Also available in Spanish: Alma y cómo obtuvo su nombre
Reviewed by Sierra Kling
Born in Lima, Perú, Juana Martinez-Neal incorporates her Latinx culture into her debut author/ illustrator book, Alma and How She Got Her Name, published in both Spanish and English! This is a pleasant read because it is fresh and lighthearted but still packed with important messages. It focuses on a young girl and her curiosity over her very long name.
The main character Alma is concerned about her name, Alma Sofia Esperanza José Pura Candela, “not fitting” on a piece of paper. She approaches her dad about her concern, and in response he ensures her that her name does fit. He goes on to explain each part of her name and their connections to her family members and history. After each name is explained, Alma identifies with a part of it. In the end, she questions her own first name, “Alma”. Her dad explains to her that “Alma” is her own and belongs to only her. Continue reading.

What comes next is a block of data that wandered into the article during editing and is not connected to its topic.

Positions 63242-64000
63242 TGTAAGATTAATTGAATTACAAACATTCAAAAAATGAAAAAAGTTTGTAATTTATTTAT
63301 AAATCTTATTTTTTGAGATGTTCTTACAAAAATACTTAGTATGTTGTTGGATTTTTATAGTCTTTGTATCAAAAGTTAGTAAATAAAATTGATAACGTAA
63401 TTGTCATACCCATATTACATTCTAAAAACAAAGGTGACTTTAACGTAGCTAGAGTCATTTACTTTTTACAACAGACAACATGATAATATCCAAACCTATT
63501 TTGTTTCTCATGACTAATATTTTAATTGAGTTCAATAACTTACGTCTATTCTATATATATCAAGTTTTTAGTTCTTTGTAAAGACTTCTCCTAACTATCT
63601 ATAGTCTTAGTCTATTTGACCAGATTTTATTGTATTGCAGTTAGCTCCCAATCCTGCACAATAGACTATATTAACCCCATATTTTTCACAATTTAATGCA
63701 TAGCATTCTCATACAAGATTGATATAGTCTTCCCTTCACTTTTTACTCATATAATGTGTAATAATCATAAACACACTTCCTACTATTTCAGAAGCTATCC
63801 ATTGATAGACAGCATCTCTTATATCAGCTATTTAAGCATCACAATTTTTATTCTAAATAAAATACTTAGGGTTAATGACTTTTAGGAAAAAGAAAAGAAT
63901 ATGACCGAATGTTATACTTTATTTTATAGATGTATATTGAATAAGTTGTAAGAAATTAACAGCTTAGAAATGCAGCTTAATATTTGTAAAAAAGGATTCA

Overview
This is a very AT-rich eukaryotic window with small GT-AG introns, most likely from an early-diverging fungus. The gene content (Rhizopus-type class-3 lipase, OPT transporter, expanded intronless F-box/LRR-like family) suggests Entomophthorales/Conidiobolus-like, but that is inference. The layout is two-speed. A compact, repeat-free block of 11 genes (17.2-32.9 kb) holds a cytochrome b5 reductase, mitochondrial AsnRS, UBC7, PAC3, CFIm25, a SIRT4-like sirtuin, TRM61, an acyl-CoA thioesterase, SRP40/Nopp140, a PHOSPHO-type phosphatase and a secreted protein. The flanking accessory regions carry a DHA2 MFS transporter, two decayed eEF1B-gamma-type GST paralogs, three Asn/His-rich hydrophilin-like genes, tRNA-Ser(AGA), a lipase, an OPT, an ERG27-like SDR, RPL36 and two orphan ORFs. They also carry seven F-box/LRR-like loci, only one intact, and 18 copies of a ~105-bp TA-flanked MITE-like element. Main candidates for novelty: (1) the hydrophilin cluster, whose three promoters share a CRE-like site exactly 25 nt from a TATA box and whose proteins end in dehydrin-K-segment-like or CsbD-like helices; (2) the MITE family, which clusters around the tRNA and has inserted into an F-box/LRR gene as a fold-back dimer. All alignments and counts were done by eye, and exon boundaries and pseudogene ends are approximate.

Also reviewed by De Colores: The Raza Experience in Books for Children: In Alma’s search for her identity, Martinez-Neal tells a gentle story of family culture and history and fills it with illustrative detail that will encourage the youngest readers to embark on their own journeys of self- and family discovery. Continue reading.
Alma y Cómo Obtuvo Su Nombre / Alma and How She Got Her Name by Juana Martinez-Neal
Published by Candlewick Press on 2018-04
Reading Level: Grade K, Grades 1-2
Review Source: Reading Is Resistance PDX
Buy at Powell's Books
What's in a name? For one little girl, her very long name tells the vibrant story of where she came from -- and who she may one day be. Spanish language edition!
If you ask her, Alma Sofia Esperanza Jos� Pura Candela has way too many names: six! Just think of how hard it is to fit them all on the back of a little photo. How did such a small person wind up with such a large name? Alma turns to Daddy for an answer and learns of Sofia, the grandmother who loved books and flowers; Esperanza, the great-grandmother who longed to travel; Jos�, the grandfather who was an artist; and other namesakes too. As she hears the story of her name, Alma starts to think it might be a perfect fit after all -- and realizes that she will one day have her own story to tell. In her author-illustrator debut, Juana Martinez-Neal opens a treasure box of discovery for children who may be curious about their own origin or name story.